The 68th Berlinale, the International Berlin Film Festival, which will run from February 15-25, will sizzle this year, with over 400 films from dozens countries – and to prove just how hot it is, my phone interview with Dieter Kosslick, the festival director, was interrupted by a fire.
“There’s a fire alarm, I have to run,” Kosslick said, before he fled the building.
It turned out that it was an actual fire, which started in the sauna of the Mandala Hotel, where many of the festival guests will be housed. When Kosslick was allowed back into his office by firefighters, he said no one was hurt and was characteristically upbeat.
“It’s a beautiful day, the sun is shining, it’s cold out and everyone is feeling good,” he said as he resumed the interview.
Most of us won’t make it to the Berlinale, but it’s worth taking a peek at what will be playing, because the films that premiere there will be showing up at our theaters throughout the coming year. Kosslick, who has been the festival director since 2001, said he was excited about many aspects of this year’s festival, among them the world premiere of the digitally restored Yiddish film, Ewald André Dupont’s 1923 silent classic Das alte Gesetz
(The Ancient Law), which will be shown in a special screening with live music.
The film, which was restored under the auspices of the Deutsche Kinemathek, will be accompanied by new music by French composer Philippe Schoeller. The classic film is an important piece of German-Jewish cinematic history which contrasts the closed world of an Eastern European shtetl with the more liberal society of 1860s Vienna, and tackles the issue of the assimilation of Jews in 19th century Europe.
“It’s an astonishing film and a fantastic restoration,” he said. “A lot of people today don’t know the film, and it’s important to show that we remember these people and show these films and they are not forgotten.”
Among the speakers at this premiere will be Jurgen Serke, a German journalist who has collected more than 5,000 books by the so-called “burned writers,” writers whose work was burned by the Nazis.
Among other films of Jewish/Israeli interest in the festival will be another world premiere of a digitally restored classic, the late Assi Dayan’s 1992 film Life According to Agfa.
Considered by many to be Dayan’s best work as director, the movie, which is set during one night at a Tel Aviv bar, features a who’s who of top Israeli actors, among them Gila Almagor and Shuli Rand. The restoration was done by the Jerusalem Cinematheque – Israel Film Archive, in cooperation with United King Films and the Israel Film Fund. Dr. Noa Regev, the CEO of the Jerusalem Cinematheque, and Meir Russo, archive manager of the Israel Film Archive, will be on hand to introduce the movie.
Katriel Schory, the executive director of the Israel Film Fund, will be one of the recipients of the Berlinale Camera, a recognition of his work and longstanding relationship with the festival. Among the other Israeli films at the Berlinale will be Tsivia Barkai Yacov’s coming-of-age drama Red Cow
, and the premiere of Sleeping Bears
, the new television series by Keren Margalit (Yellow Peppers
Also of interest will be the world premiere of 7 Days in Entebbe
, the story of the 1976 hijacking of an Air France flight and the daring hostage rescue by Israeli special forces in Uganda. Jose Padilha’s film features Israeli actors Lior Ashkenazi as Yitzhak Rabin and Angel Bonanni as Yonatan Netanyahu, and also stars Rosamund Pike and Daniel Bruhl.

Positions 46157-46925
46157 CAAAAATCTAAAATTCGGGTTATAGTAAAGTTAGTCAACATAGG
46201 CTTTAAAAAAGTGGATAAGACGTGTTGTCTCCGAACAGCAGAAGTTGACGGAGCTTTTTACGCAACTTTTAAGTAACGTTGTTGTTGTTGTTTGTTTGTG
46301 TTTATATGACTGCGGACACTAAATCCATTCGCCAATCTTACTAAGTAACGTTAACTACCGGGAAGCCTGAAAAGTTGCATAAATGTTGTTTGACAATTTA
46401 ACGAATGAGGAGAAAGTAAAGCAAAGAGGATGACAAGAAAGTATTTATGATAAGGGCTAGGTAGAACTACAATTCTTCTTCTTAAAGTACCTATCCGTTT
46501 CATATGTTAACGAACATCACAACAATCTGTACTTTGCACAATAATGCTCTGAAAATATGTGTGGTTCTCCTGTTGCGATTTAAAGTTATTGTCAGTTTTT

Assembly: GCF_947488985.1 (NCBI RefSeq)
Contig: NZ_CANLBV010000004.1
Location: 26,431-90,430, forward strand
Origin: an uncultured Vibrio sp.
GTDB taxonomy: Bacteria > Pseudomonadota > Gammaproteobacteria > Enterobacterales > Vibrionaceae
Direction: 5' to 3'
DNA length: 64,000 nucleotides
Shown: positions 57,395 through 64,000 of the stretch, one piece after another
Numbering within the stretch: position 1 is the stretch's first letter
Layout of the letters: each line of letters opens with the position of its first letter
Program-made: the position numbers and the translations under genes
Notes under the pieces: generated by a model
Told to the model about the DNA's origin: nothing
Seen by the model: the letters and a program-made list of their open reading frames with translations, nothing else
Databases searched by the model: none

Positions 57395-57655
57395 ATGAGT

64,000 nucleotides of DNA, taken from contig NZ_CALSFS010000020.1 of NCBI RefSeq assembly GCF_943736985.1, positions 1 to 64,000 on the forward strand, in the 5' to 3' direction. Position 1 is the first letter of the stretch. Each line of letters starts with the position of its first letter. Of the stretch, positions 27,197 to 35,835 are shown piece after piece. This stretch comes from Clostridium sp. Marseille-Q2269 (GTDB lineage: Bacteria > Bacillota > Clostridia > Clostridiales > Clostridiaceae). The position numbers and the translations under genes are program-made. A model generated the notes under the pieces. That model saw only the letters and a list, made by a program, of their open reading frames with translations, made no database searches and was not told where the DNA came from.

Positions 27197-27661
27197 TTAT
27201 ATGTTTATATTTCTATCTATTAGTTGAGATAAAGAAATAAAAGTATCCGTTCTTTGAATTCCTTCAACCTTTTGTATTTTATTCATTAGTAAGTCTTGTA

The festival will open with Wes Anderson’s Isle of Dogs
, “the best opening film you could have,” said Kosslick. It’s a live action/animation hybrid about dogs quarantined on a Japanese island.
“The main cast is all dogs, but Anderson is bringing the dog’s voices” – among them the actors Bill Murray, Tilda Swinton and Bryan Cranston.
“As in recent years, there are a lot of films about migration and immigration,” said Kosslick, mentioning Christian Petzold’s Transit,
based on Anna Seghers’ eponymous novel,which is about a writer who faces persecution in Marseilles.
Asked about the MeToo/Time’sUp and 50/50 movements that have dominated the news in recent months, he said, “I think this topic will be an important discussion at the Berlinale,” and added that there would be several panels on the subject, as well as an initiative called Speak Up, a platform to encourage abuse victims to raise their voices.
It will also offer counseling.
Among the festival documentaries, Kosslick mentioned Fernando E. Solanas’ A Journey to the Fumigated Towns
, about how the agriculture industry is harming the environment and displacing people, and The Game Changers
, Louie Psihoyos’ film about how vegetarians and vegans are actually very macho men, in spite of the stereotypes.
This leads right into one of Kosslick’s favorite subjects: food. It wouldn’t be a conversation with the ebullient Kosslick if there were no mention of food, especially bagels. Kosslick is a great devotee of this delicacy and has written a book on the subject. The Culinary Cinema section of the festival is very close to his heart. Following some of the screenings in this program, top chefs Thomas Bühner, Sonja Frühsammer, Michael Kempf, Flynn McGarry, and The Duc Ngo will take turns serving menus inspired by the films in the Gropius Mirror Restaurant. Among the films this year will be Cameron Yates’ Chef Flynn
, the story of master teen chef Flynn McGarry.
As always, the Berlinale will feature fantastic food trucks, including one that will serve spätzle, a traditional German noodle dish – “like my mother used to make” – covered in grated organic cheese; traditional Mexican dishes from Eddielicious; Fräulein Kimchi, who will whip up international Korean soul food; and Pecados, with classic empanadas from Uruguay.
Asked whether there will ever be a food truck that serves bagels, Kosslick laughed.
“Yes, it’s a very good idea – a Berlinale bagel truck.